Networking 101 – What are Other People’s Business Cards Really For?

Despite being a critical skill in any networking for young lawyers, one thing I see younger professionals consistently struggle with is following up on contacts.  One of the reasons is that they haven’t thought about the value that having someone’s business card actually gives you.

Making contacts is hard enough.  You go to events, functions, seminars, coffees, and you gradually overcome your fear of speaking to people at all.  Once you have done that, you find that over time you collect the contact details of a significant number of people.

And then…. nothing.

Collecting Dust

Do you have a business card holder (OK you might have put all those cards into your electronic contacts lists like I have, but let’s assume you have them in one of those holders that you can flip through).

Tell me this: when did you last actually look at one of those business cards for the purpose ONLY of calling someone to see how they were going?

For many young lawyers, the answer is never.

They’ve collected the card, put it away, and then it sits untouched until they move office and throw it out.

The other option is that they call people for work purposes, while instructions are required or information is needed, but then never touch base again.

That’s Not How It’s Done

If you want to build a network of contacts (and you do) then you need to understand exactly what the business card is for.

Once you understand what it’s for, you then need to take up the advantage and do something with it.

Otherwise you’re just wasting the very small piece of tree that was sliced and diced to make the card which now sits, untouched, on your desk.

You’re also wasting a wonderful opportunity to develop a relationship with a potential client, referrer, mentor, supporter or friend.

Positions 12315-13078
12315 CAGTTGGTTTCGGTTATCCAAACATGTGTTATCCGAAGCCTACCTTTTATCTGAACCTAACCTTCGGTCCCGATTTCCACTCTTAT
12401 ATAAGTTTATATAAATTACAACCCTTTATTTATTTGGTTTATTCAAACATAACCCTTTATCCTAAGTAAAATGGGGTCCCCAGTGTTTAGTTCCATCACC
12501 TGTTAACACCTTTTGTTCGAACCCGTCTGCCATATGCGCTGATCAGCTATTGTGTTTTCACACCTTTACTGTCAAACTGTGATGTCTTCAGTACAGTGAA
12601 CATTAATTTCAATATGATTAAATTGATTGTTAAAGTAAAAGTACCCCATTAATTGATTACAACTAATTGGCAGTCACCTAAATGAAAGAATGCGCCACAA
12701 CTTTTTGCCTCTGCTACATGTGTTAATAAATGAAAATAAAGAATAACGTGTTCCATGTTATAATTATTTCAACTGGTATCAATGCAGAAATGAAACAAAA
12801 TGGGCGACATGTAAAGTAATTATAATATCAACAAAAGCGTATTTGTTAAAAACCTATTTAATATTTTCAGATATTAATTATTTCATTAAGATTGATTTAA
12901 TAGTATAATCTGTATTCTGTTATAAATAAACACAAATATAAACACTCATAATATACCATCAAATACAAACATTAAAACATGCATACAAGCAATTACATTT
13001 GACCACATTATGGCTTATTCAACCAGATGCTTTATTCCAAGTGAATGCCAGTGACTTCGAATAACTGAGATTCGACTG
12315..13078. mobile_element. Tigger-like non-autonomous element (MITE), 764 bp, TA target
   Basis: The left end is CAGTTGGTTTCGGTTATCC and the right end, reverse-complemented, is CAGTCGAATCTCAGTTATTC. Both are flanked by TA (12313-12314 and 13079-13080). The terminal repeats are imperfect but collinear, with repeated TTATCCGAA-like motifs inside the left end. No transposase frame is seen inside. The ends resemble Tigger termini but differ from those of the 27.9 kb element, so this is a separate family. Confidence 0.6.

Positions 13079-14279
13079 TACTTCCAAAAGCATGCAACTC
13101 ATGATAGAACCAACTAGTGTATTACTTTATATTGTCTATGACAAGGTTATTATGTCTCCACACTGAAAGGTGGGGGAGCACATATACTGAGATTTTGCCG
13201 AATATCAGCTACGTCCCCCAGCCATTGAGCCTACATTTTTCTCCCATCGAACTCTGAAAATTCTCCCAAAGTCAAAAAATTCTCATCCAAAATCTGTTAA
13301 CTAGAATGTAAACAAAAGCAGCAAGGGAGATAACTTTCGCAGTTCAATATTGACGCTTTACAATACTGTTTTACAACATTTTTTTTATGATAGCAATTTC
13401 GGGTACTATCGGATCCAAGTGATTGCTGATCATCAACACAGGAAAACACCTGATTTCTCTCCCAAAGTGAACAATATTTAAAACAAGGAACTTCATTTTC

So what DOES the Business Card Really give you?

The business card doesn’t just give you contact details.  It doesn’t just give you an email and a memory trigger so you can remember that person next time you see them.  Instead it gives you something far more valuable…

It gives you permission.

Permission to touch base.

Permission to call.

Permission to arrange a coffee or a further catch up.

Sure, the level of permission you’ve been given is fairly threshold – it’s not like you’re going to go and visit the person’s mother just because you have their business card (hot tip: don’t go visiting people’s mothers uninvited).

But permission is the starting point of any professional relationship – and with a business card, you’ve got a foot in the door and the implicit permission to begin the journey of establishing a professional relationship with somebody.  You’ve got permission to offer them some value, to develop trust, and to make yourself known to them more so that they understand who you are, how you function, and why they might benefit from the relationship.

So Don’t Waste your Permission

In a busy world of many crying out for our attention, the gift of permission shouldn’t be taken lightly.  It’s a powerful and valuable tool, and if you’re not taking advantage of it then you are wasting an asset.

A final note, however – permission doesn’t stay warm forever.  If you’ve had business cards sitting untouched for 12 months, then chances are your permission has been withdrawn.

So use it before you lose it – take the permission and try to develop relationships faster and stronger.  They will last you years to some, and will form a cornerstone of your legal practice.

Got a story about taking advantage of permission has worked out for you?  Let us know in the comments – we can use the encouragement!

Happy lawyering!

  • A really great and cheap way to make sure you follow up on contacts in a timely manner is to use an online CRM (customer relationship management). We use Cinstant Contact. It’s very user-friendly for people who just need a simple way to manage contacts. It even puts contacts into a ‘business card’ you can move as your relationship progresses. Hope this helps!

  • >